Slaveholders had their own selective reading. They argued that these Bible passages endorsed slavery. Samuel Edwards Morse, brother of inventor Samuel Morse and son of geographer Jedediah Morse, cited Romans 13:1 as foundational to the view that “to deny, in Virginia or Carolina, the right of the slaveholder to the power which the law of the state gives him to rule his negro slaves, is…truly a sin against the law of God…”

For slaveholders, the Bible provided entitlement to human property and Romans 13 underwrote civil authority that defended the institution of slavery.

When Northerners refused to comply with the Fugitive Slave Act, Southern editorialists vigorously cited Romans to demand the law’s enforcement.

In between such opposed positions, Romans 13 also allowed many religious Christians to straddle the issue of slavery. On the one hand, they could deplore slavery and forbid church fellowship to slaveholders. At the same time, as with the German Baptist Brethren, they pointed to this biblical chapter to confirm their adherence to the law of the land and only prayed for the mitigation of slavery.

When the Civil War broke out, the Romans 13 shoe shifted to the other foot. Outraged Northern ministers cited Romans 13 to demand fidelity to the Union and constitutional government. Rebellion against the constitutional order in defence of slavery was defiance of God. Those who had previously rejected pro-slavery usages of this chapter defending obedience to civil law now raised it as a standard against the Confederacy.

According to the 1862 sermon of one pro-Union Congregationalist minister, William Gaylord of Massachusetts, referring to Romans 13:4, the task of the ministry was to rescue the nation’s flag from the “foul hands of traitors” and call for restoration of state authority through acts of divine love manifested by human self-sacrifice on the battlefield. Interpretations depended on who had power in federal government, pro-slavery or antislavery forces.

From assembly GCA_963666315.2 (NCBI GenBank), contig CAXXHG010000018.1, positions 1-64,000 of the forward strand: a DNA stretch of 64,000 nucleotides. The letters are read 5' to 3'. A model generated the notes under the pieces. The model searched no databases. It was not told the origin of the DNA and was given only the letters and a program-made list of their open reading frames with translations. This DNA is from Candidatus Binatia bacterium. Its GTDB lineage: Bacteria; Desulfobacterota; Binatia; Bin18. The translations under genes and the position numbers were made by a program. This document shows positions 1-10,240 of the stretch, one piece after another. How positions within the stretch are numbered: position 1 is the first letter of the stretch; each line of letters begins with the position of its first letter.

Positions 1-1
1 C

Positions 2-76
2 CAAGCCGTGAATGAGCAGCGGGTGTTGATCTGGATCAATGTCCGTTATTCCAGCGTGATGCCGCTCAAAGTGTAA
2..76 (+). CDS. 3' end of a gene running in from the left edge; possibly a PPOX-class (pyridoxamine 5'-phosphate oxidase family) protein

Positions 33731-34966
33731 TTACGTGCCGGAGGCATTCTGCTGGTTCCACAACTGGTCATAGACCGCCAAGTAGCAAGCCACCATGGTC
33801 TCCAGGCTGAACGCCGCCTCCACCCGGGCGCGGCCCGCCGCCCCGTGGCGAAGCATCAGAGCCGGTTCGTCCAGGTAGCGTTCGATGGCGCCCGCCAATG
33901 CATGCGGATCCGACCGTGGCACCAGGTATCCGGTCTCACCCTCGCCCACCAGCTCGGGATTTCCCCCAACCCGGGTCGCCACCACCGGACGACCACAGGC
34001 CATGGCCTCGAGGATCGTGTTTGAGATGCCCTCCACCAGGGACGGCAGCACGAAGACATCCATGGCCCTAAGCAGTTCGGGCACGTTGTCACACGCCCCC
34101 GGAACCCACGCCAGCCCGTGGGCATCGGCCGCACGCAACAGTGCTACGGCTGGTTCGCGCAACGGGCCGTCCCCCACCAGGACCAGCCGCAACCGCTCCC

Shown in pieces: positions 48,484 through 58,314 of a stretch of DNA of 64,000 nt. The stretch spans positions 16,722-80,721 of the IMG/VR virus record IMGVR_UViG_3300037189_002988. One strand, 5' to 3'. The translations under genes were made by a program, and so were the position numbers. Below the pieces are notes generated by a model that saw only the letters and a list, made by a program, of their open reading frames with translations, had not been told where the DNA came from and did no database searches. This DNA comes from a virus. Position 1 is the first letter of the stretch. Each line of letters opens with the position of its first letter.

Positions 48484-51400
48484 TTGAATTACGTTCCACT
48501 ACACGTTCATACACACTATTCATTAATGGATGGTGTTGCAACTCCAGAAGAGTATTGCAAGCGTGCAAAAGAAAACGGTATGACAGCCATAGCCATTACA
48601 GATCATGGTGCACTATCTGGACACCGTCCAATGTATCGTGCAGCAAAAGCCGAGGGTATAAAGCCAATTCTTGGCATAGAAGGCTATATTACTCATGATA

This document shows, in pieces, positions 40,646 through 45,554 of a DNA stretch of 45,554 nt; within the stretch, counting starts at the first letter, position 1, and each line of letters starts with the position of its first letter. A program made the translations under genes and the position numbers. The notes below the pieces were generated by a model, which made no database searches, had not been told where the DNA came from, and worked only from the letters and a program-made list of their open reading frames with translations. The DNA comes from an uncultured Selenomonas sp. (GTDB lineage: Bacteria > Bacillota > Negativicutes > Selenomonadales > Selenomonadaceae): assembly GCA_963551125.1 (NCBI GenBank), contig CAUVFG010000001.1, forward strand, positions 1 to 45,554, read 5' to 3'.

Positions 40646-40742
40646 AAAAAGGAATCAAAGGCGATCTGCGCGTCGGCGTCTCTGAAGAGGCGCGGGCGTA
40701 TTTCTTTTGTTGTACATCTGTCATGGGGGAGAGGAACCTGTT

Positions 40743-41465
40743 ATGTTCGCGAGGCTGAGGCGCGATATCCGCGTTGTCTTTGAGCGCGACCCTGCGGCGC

Biblical arguments over Romans 13 inevitably involve selective readings and about-faces. That raises the question of why US society is reverting to a form of public religious argument that has proved itself historically unsatisfactory, unstable, and unsuited to resolving policy questions? It is only in part because this derives from the conservative, white-supremacist, evangelical Christian culture that Jeff Sessions embodies. More, it gives Sessions far too much credit as a thinker to suggest this is due to the resurgence of once-discredited natural law theory.

A more straightforward explanation is that Romans 13 is where some Christians go when searching for argumentative authority about who can claim divine sanction for or against the state. This entails a follow-up question: why should we need or claim New Testament-based sanction for or against the state? Either represents a Christian theocratic claim on secular government. It offends against religious freedom and a diversity of creeds in a democratic society. The Methodist church has condemned Sessions for his use of Romans 13 but even this condemnation turns public policy into a theological dispute.

Bible arguments did nothing to resolve the issue of slavery. Neither will they provide fair, humane, and caring treatment for migrants and their children.

Photograph courtesy of Celso Flores. Published under a Creative Commons license.